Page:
The Children's Museum of Atlanta, if can't say if I like it or not, because we had a very different idea of what it would be like. The entrance area, as in many other museum, has lockers and brochures. The price was high, about $12 per person (9 euros), compared to what I was used to and the place is funny because it does not have its own building, it is located on the ground floor of an apartment building. However, it is more than a museum, there are interactive displays and a park of diversions to which children can go on their own and play with different elements but practically understand the operation of each. For me it was frustrating, I wanted more educational support to explain to my kids the reason for everything and I ended up sitting down and let them roll. I must admit that every space understood or not, is so much fun, especially with eight years on the mechanical side, making a crane with balls and seeing how each circuit generated some other movement, action and reaction. There was also a mini farm and you could learn about all stages of food, from the farm, the garden, packaging, transport and store. There was a story area with costumes for imaginative play and a musical. It's a place to play. Admission is valid for all day, and inside there are machines with snacks and drinks, but there is the option of going out to eat and then returning. We spent all day there, because we were happy, but you could also bring a good book to sit and wait while exhausted. The museum can also organize on site events and children's parties. It has no parking, but in the area has plenty. THe are also has the highest concentration of tourist attractions and is near the centennial park.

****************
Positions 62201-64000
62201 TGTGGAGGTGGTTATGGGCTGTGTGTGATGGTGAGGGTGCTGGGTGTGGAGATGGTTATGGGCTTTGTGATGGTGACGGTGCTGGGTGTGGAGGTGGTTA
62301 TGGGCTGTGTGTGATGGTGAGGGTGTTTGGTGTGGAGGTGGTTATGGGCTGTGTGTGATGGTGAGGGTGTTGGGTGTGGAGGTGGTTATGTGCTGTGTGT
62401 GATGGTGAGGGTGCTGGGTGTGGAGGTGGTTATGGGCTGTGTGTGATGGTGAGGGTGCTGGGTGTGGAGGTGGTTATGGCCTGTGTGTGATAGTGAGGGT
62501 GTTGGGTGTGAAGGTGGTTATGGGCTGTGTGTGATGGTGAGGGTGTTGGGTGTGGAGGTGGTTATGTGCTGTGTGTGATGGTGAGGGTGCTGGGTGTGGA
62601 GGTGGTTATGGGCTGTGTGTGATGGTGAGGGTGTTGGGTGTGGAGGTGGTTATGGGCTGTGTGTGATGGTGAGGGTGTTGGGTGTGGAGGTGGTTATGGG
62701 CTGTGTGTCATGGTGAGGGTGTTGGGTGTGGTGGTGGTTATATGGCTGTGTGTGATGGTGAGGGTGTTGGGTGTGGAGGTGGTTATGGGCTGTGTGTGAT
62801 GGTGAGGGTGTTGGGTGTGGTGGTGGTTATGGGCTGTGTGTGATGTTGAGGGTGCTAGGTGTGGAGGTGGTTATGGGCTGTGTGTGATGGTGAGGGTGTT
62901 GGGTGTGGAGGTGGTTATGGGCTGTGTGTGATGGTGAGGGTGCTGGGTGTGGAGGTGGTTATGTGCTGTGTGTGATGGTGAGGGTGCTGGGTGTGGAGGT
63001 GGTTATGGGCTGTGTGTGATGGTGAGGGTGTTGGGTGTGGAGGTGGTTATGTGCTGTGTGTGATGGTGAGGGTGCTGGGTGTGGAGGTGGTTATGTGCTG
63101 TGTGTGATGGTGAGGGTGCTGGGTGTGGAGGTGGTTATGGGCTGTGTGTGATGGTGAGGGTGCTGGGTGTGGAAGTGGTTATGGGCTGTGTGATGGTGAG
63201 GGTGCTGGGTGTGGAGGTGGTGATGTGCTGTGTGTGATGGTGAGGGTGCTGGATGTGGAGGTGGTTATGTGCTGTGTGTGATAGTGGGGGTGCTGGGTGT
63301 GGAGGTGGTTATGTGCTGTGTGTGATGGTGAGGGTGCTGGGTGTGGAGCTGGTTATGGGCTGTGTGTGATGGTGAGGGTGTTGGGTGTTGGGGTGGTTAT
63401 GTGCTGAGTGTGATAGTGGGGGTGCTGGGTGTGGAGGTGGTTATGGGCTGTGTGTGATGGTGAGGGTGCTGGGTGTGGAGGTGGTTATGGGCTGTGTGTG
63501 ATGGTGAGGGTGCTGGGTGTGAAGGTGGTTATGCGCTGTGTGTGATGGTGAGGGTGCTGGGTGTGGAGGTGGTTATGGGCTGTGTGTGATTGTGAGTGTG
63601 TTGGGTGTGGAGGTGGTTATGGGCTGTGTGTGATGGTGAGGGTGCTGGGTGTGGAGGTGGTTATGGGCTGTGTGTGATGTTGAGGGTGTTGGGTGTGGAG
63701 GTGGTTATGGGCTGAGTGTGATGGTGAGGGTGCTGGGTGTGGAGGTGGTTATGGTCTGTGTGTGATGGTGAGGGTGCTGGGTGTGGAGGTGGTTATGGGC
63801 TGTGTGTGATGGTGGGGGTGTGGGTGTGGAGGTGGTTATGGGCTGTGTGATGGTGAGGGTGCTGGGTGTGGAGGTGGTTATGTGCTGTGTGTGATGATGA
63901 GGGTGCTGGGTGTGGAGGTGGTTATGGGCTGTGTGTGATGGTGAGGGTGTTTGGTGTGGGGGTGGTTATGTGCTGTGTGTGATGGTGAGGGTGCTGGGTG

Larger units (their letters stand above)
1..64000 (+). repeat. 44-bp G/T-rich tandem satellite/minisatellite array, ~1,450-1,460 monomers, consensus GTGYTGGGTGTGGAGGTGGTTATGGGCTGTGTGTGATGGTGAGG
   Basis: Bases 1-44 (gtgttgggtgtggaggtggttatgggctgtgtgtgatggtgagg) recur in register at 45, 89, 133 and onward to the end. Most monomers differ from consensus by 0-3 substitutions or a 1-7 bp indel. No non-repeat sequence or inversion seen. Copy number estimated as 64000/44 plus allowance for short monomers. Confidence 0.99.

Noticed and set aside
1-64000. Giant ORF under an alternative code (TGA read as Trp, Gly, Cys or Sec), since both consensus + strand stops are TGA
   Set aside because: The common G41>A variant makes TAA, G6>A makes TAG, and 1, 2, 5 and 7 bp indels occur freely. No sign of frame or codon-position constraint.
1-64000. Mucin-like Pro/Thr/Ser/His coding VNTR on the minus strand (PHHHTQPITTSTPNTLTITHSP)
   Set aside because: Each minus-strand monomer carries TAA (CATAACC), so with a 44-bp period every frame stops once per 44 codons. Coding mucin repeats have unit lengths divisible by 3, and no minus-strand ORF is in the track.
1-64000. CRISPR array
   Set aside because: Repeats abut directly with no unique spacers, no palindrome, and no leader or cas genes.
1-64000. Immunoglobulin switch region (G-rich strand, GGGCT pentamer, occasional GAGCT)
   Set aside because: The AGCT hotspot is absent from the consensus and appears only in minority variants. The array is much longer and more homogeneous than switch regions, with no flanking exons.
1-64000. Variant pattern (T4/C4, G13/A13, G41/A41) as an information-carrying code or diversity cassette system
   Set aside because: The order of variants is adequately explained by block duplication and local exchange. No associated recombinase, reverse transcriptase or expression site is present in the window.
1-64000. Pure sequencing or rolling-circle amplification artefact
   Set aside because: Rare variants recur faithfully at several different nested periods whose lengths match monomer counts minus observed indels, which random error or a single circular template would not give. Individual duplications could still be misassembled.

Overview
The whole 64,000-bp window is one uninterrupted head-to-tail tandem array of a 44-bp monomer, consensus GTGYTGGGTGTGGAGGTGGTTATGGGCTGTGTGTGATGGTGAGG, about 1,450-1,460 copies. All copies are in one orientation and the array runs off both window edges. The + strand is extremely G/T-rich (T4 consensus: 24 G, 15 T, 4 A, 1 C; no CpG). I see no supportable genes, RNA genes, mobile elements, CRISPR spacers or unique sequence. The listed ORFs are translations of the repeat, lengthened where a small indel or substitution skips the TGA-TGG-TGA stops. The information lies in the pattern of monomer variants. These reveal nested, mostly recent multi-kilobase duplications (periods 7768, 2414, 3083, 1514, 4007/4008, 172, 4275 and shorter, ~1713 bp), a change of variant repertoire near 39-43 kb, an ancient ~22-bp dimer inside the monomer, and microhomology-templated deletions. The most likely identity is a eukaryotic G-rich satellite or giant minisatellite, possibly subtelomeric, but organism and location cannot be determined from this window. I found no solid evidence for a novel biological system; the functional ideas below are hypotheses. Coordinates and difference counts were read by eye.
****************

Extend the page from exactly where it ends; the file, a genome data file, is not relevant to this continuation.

At carnival time in Spain I always imagined American Halloween, not its meaning, but to see them all in one environment and at a costume party. This year my son had his first typical American Halloween. It was a good experience. The decoration of houses is amazing, some more, some less, all too willing to let the kids run around the grounds, knocking on doors and singing the Trick or Treat. This festival is one of those that you show some American traditions, along with Valentine's Day and Easter where you collect chocolate eggs. A date to enjoy with family and friends.
One of the activities that make American culture, are the Boy Scouts of America, and although they are all over the world, here they still have many traditions of its inception over 125 years ago. My son joined this year, and he is a Cub Scout and is in the Bears Den. When you start the school year, we had to buy the uniform and got the information from one of the major stores in Atlanta, which is at 1800 Circle 75 Parkway. The place also has offices and meeting rooms, all dedicated to the Scouts. The store has all types of things, besides the uniforms and emblems, they have souvenirs, decorative items, books, notebooks, school supplies and even balloons and decorated plates, like most things in America. It is a place to visit, and if you like hiking there you will find backpacks, tents and sleeping bags, as well as flashlights, repellents and cookware.
The Chapel of Berkeley Lake, located just across from the city hall, gives that area the air of an urban place within a green landscape that ends with a beautiful view of the lake, now dry due to technical problems, which are in process of being resolved. The current forest environment is nice, and when it is finished the lake patadise will again be a part of the landscape, ... Meanwhile, although it is private, it opens its doors to visitors and rents its space out for social and community events. The number of times I've been there, have been for Scouting ceremonies, where children receive their honors before moving to a new challenge within the organization, what they call the "Cross Over" 'in the tradition established over 100 years ago. A quiet place with picnic tables, that when they do reinstate the lake, will take a major role in its environment.